At the end of August 2022, Moderna filed a patent lawsuit against Pfizer and partner BioNTech related to their COVID-19 vaccine. The lawsuits, deposited in the United States District Court for the District of Massachusetts and the Regional Court of Düsseldorf in Germany, allege that mRNA technology Moderna developed before the pandemic, patents filed between 2010 and 2016, was copied . The lawsuits are seeking unspecified financial damages.
Moderna Chief Legal Officer, Shannon Thyme Klinger, is quoted as saying: “Outside of AMC 92 countries, where vaccine supply is no longer a barrier to access, Moderna expects Pfizer and BioNTech to compensate Moderna for Comirnaty’s ongoing use of Moderna’s patented technologies.” (Comirnaty® being the Pfizer/BioNTech vaccine that we have become so familiar with in recent times.)
“We are filing these lawsuits to protect the innovative mRNA technology platform that we pioneered, invested billions of dollars in creating, and patented during the decade preceding the Covid-19 pandemic,” Moderna chief executive Stephane Bancel says.
In Germany, Moderna has asserted EP 35 90 949 and EP 37 18 565.
Moderna’s press release states: “First, Pfizer and BioNTech took four different vaccine candidates into clinical testing, which included options that would have steered clear of Moderna’s innovative path. Pfizer and BioNTech, however, ultimately decided to proceed with a vaccine that has the same exact mRNA chemical modification to its vaccine as Spikevax®. Moderna scientists began developing this chemical modification in 2010 and were the first to validate it in human trials in 2015.”
It goes on: “Second, and again despite having many different options, Pfizer and BioNTech copied Moderna’s approach to encode for the full-length spike protein in a lipid nanoparticle formulation for a coronavirus. Moderna scientists developed this approach when they created a vaccine for the coronavirus that causes Middle East Respiratory Syndrome (MERS) years before COVID-19 first emerged.”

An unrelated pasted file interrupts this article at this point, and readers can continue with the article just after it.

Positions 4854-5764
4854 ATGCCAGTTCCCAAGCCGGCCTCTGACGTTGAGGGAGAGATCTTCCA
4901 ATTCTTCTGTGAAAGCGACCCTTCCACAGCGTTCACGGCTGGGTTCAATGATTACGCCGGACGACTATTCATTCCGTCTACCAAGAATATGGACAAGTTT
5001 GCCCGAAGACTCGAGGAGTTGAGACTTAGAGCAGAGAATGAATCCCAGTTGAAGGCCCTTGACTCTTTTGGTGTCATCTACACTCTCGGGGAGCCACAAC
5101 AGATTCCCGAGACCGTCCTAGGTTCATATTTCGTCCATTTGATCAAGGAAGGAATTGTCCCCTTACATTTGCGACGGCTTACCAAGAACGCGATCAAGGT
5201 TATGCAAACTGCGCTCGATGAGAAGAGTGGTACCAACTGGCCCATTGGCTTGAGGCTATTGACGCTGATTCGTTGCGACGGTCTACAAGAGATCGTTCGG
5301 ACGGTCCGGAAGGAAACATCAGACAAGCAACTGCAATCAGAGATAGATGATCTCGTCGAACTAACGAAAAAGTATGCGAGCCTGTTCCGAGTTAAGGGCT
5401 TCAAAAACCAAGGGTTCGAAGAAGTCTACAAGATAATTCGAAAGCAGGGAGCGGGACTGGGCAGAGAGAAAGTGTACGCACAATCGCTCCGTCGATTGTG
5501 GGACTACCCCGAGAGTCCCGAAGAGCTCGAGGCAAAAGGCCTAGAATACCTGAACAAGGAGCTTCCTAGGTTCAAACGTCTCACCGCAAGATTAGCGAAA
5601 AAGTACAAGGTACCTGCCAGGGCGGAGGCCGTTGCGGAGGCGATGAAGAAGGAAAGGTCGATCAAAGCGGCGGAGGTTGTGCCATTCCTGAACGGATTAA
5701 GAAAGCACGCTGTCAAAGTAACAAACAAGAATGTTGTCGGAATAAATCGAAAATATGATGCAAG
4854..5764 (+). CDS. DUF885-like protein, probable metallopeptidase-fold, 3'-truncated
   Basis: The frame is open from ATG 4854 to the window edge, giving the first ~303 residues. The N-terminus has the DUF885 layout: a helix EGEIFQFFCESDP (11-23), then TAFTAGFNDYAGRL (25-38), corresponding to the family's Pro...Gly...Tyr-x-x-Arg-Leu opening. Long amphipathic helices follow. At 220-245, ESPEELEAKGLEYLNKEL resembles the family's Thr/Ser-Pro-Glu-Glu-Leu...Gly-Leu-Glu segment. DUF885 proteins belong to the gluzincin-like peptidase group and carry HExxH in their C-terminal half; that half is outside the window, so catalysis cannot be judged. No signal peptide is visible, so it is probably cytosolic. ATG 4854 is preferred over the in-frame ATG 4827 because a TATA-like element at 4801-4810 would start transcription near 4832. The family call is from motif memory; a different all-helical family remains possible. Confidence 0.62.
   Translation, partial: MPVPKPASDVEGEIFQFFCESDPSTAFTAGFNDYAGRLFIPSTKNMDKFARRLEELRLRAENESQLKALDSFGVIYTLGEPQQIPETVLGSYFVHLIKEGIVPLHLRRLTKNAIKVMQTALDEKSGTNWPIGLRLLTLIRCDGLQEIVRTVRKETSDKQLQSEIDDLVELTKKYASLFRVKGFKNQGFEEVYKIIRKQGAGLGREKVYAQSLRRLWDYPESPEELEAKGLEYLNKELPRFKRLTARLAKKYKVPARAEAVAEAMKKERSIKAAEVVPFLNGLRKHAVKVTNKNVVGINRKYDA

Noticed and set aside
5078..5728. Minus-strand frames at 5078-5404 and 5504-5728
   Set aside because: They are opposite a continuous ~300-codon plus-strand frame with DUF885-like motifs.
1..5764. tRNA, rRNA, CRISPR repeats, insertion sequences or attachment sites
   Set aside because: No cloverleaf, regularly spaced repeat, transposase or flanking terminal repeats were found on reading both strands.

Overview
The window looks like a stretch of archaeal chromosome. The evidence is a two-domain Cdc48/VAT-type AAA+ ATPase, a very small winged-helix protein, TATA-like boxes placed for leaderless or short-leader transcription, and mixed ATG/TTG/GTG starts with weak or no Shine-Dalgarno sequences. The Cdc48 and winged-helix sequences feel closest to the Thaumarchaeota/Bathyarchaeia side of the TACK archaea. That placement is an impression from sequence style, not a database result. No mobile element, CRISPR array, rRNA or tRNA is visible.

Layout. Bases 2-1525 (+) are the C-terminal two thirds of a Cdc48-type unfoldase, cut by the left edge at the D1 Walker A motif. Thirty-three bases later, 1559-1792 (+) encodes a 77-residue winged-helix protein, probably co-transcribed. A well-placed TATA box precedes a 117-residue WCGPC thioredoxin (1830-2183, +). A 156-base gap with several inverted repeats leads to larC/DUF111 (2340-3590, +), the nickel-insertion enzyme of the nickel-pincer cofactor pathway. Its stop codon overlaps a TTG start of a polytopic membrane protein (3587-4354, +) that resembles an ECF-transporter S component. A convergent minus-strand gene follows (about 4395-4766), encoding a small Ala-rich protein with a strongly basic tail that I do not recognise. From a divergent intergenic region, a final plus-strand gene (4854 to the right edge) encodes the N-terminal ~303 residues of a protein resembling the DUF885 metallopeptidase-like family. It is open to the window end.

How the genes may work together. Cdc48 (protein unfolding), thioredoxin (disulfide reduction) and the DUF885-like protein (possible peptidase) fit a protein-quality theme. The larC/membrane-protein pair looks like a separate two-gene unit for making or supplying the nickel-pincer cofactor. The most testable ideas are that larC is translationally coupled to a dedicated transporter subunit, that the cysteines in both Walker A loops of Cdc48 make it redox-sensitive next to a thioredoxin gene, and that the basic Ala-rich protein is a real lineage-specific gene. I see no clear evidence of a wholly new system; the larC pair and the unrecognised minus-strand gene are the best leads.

Moderna is only seeking damages, not an injunction, in order to maintain vaccine supply. The unspecified damages sought from Pfizer and BioNTech are to be calculated only from March of this year. Nevertheless, these figures would still be substantial, considering Pfizer projected its 2022 revenue to be approximately US$32 billion from Comirnaty® alone. Furthermore, no damages are being sought in relation to sales to AMC 92 countries.
Pfizer and BioNTech are expected to defend their position with BioNTech noting that “BioNTech’s work is original, and we will vigorously defend against all allegations of patent infringement. BioNTech also values and respects valid and enforceable intellectual property rights of others and remains confident in its intellectual property.”
Both Pfizer/BioNTech and Moderna are already facing other lawsuits relating to their respective mRNA platforms. Moderna is in an ongoing dispute with the US National Institutes of Health over the credit for key patents relating to mRNA technology and in July, German biotech company, CureVac, filed a lawsuit against BioNTech claiming it violated patents linked to the engineering of certain mRNA molecules. Pfizer and BioNTech quickly responded with a complaint in a US district court, seeking a judgment that they did not infringe US patents held by CureVac and, at the start of September, Pfizer and BioNTech filed proceedings at the High Court of England and Wales, seeking a judgment that their mRNA COVID-19 vaccine does not infringe CureVac’s European patents.
The litigation will be interesting to watch develop as such an order of magnitude and prevalence in the public domain are rarely seen.